Avoid Processed Meats

We’ve covered the importance of avoiding processed foods at http://www.business-fit.org. The application toward meat is no different. Consuming meat from animals loaded with antibiotics, fed corn & GMO soy, and processed with sugar, fillers and nitrates is a terrible idea if you’re trying to pursue a health and wellness lifestyle.

Conversely, consuming high-quality meat that is grass-fed/grass-finished, with no antibiotics, no nitrates, no sugar and as close to zero processed as can be found (other than with some spices), can be an important aspect of your diet to ensure essential amino acids (protein), critical vitamins and minerals, and healthy fats are helping fuel your body’s needs. Remember, though, you can erode the nutritional value of high quality meat very quickly by how it is prepared. Using inflammatory vegetable oils, adding sugar and sweetened sauces or syrup, and combining with poor nutritional products like bread crumbs can defeat the purpose of choosing quality foods.

An example of complete proteins

What about plant-based meat substitutes? While you can absolutely consume protein from plant-based foods, and I recommend you do consume protein from a variety of sources, the attention to minimal processing must still be a focus. Pea protein, nut protein, lentils, beans, quinoa, tofu and other plant-based foods can be a substitute for meat, but keep in mind the following:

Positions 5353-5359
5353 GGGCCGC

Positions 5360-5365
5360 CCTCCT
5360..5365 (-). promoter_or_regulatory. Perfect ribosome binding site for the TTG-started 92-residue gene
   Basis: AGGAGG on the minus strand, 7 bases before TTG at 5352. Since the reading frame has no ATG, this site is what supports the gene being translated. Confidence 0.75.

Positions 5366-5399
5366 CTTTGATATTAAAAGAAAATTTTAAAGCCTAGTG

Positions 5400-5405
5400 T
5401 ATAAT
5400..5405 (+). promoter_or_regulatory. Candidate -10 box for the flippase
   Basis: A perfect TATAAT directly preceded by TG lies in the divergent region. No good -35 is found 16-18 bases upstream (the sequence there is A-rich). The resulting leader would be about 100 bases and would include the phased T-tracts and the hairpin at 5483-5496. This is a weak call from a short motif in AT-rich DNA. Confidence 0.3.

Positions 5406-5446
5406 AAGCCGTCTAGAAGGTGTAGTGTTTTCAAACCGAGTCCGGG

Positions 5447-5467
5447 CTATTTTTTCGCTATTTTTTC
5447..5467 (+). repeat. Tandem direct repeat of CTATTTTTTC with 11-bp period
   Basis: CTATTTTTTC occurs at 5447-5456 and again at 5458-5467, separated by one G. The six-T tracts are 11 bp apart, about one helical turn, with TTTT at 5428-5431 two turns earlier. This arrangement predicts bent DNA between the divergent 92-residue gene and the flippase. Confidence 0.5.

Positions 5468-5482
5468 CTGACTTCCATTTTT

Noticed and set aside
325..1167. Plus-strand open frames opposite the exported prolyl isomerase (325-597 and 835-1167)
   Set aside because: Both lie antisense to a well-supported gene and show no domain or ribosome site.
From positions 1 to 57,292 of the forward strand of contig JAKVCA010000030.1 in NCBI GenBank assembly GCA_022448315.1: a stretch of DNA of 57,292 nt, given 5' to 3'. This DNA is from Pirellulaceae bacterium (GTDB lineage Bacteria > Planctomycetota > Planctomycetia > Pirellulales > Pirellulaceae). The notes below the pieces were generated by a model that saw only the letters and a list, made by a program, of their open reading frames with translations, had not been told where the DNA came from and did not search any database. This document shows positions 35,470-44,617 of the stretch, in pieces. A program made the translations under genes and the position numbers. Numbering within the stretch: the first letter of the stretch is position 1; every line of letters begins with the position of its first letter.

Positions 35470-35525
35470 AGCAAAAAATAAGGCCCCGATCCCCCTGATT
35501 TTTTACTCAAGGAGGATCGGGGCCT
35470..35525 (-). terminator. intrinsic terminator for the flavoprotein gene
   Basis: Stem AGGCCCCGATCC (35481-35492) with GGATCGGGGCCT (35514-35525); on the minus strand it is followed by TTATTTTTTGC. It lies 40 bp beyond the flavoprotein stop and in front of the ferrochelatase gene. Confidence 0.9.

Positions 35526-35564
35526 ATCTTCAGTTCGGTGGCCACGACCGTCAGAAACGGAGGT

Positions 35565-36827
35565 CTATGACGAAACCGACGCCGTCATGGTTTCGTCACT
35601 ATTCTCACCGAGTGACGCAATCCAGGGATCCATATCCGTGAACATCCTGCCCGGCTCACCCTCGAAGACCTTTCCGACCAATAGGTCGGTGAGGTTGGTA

• Plant-based meat substitutes are highly processed, and sometimes are made with terrible ingredients that should be avoided. I highlighted this in a previous article.
  • Part of the power of protein is the completeness of it. When we use the term “essential” next to a food, in this case 9 essential amino acids, that means your body must have them to operate efficiently, and consuming copious amount of protein that is not complete is not only a waste, but will have negative effects on your health and physiology. Meat, fish & eggs are all complete proteins, while most plant-based proteins are not. Soy, tofu, quinoa and chia are examples of plant-based proteins that are complete, but you will need to consume quite a bit to acquire the amount of amino acids required for proper health, and consuming a lot of soy has significant risk between the GMO status of most soy AND the hormonal affect (especially among men).
  • Plant-based proteins can be carbohydrate-heavy, which is a problem if you are pursuing a low-carb lifestyle, or concerned about insulin response and insulin resistance. It’s absolutely true that any very lean protein (including whey protein & lean chicken breast) will cause an insulin response, where-as high-quality protein that is complete (9 essential aminos), with extremely low carbohydrates and high in quality fats will have a minimal insulin response, provide a better nutritional combination for overall health and is a much better choice for a low-carb lifestyle.